Those with a yen to spend are finding that the cost of foreign goods, from cars to cameras to wine and cheese, is racing upward as the value of the dollar continues to fall against some foreign currencies.
In the past six months, Washington area merchants say, the price of French cognac has risen $5 a bottle, Japanese watches have increased $10 apiece and the sticker prices on some luxury automobiles from Germany have soared $5,500.
Tony DiLorenzo of Pohanka Honda in Silver Hill said that since December he has passed on $1,400 in price increases to buyers of the popular Honda Accord LX. "Before, it was only going up $200 a year," he said. "It hasn't really helped business, I'll tell you that."
The weakening of the U.S. currency overseas means that it takes more dollars to buy foreign products. That increase then shows up on the price tags in U.S. shops.
It has affected such products as electronic entertainment equipment, eyeglass frames, vitamins and antibiotics, pottery and dishes, gourmet foods, sewing machines, ski equipment and jewelry.
"The price of gold, especially Italian gold, has gone up," said Henry Baker, buyer for the Glitters jewelry shop on Capitol Hill. A gold watch that sold in December for $90 is now $100, he said, adding, "The only thing we do, like everybody else, is pass it on to the consumers."
In some cases, merchants are deciding not to restock and are promoting less expensive American goods.
Steve Mark, a wine specialist at J.J. Mutts of Capitol Hill, said that much of the store's inventory was purchased before the dollar started to plunge and that the shop has been able to hold down prices. But white French burgundy now selling for $9 a bottle will cost about $14 if he reorders it, Mark said.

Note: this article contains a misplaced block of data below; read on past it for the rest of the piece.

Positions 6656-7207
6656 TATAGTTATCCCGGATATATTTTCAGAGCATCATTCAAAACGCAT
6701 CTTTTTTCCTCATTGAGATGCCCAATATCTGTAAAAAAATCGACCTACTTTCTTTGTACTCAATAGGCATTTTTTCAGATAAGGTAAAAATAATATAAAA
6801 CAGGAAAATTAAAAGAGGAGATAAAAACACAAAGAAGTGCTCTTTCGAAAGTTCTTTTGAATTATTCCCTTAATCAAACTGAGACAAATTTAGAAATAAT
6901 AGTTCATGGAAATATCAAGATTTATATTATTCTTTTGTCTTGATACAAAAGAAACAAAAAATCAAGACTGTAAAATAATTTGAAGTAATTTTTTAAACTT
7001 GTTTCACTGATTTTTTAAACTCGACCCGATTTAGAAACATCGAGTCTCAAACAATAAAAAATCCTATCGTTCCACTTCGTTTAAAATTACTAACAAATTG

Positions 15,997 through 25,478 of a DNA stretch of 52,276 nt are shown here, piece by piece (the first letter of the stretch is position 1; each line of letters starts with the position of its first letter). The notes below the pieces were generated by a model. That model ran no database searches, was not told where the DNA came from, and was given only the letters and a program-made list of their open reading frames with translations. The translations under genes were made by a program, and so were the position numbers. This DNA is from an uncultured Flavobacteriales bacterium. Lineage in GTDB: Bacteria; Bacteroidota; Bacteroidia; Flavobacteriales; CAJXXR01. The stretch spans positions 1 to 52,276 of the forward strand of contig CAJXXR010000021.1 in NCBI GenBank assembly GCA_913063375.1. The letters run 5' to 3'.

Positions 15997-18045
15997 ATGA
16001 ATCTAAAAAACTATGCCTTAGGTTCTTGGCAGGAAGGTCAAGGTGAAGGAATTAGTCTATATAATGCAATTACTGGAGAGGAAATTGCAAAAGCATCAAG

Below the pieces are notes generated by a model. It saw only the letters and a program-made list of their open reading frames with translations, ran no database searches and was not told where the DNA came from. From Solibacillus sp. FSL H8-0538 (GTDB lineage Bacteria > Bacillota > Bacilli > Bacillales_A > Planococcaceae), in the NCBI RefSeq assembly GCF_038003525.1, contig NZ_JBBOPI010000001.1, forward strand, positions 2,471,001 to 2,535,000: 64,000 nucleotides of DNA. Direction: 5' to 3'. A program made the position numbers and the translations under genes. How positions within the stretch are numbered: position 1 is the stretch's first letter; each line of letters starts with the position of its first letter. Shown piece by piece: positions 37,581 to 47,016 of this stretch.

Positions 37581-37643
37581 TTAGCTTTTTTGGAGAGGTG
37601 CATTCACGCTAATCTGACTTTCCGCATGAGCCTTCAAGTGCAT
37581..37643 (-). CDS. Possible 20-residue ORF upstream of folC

He probably will not. Instead, Mark said, the store will start promoting California wines. "There are alternatives," he said.
Bill Alterman, chief of the U.S. Bureau of Labor Statistics' import/export price index, said prices on imported products started inching upward more than a year ago in response to the weakening dollar.
But overall, statistics for the first three months of 1986 show that the upward swing in wholesale prices for imported goods has not been as dramatic as the dollar's plunge.
"We have been seeing an increase . . . for selected categories of imported goods," said Alterman. "But the price trends have been somewhat uneven."
Increases are most pronounced, Alterman said, in products from Japan, West Germany and other parts of Western Europe, where the value of the dollar has fallen as much as 30 percent since September.
At Martin's of Georgetown, the decline of the dollar has led to the first significant price increases at the store in recent years, according to owner E.F. (Shawnee) Uberman.
"Prices haven't gone up in a good three years. But this year, they did go up," she said, noting that the prices of the popular Baccarat crystal and Ceralene porcelain have increased between 5 and 20 percent.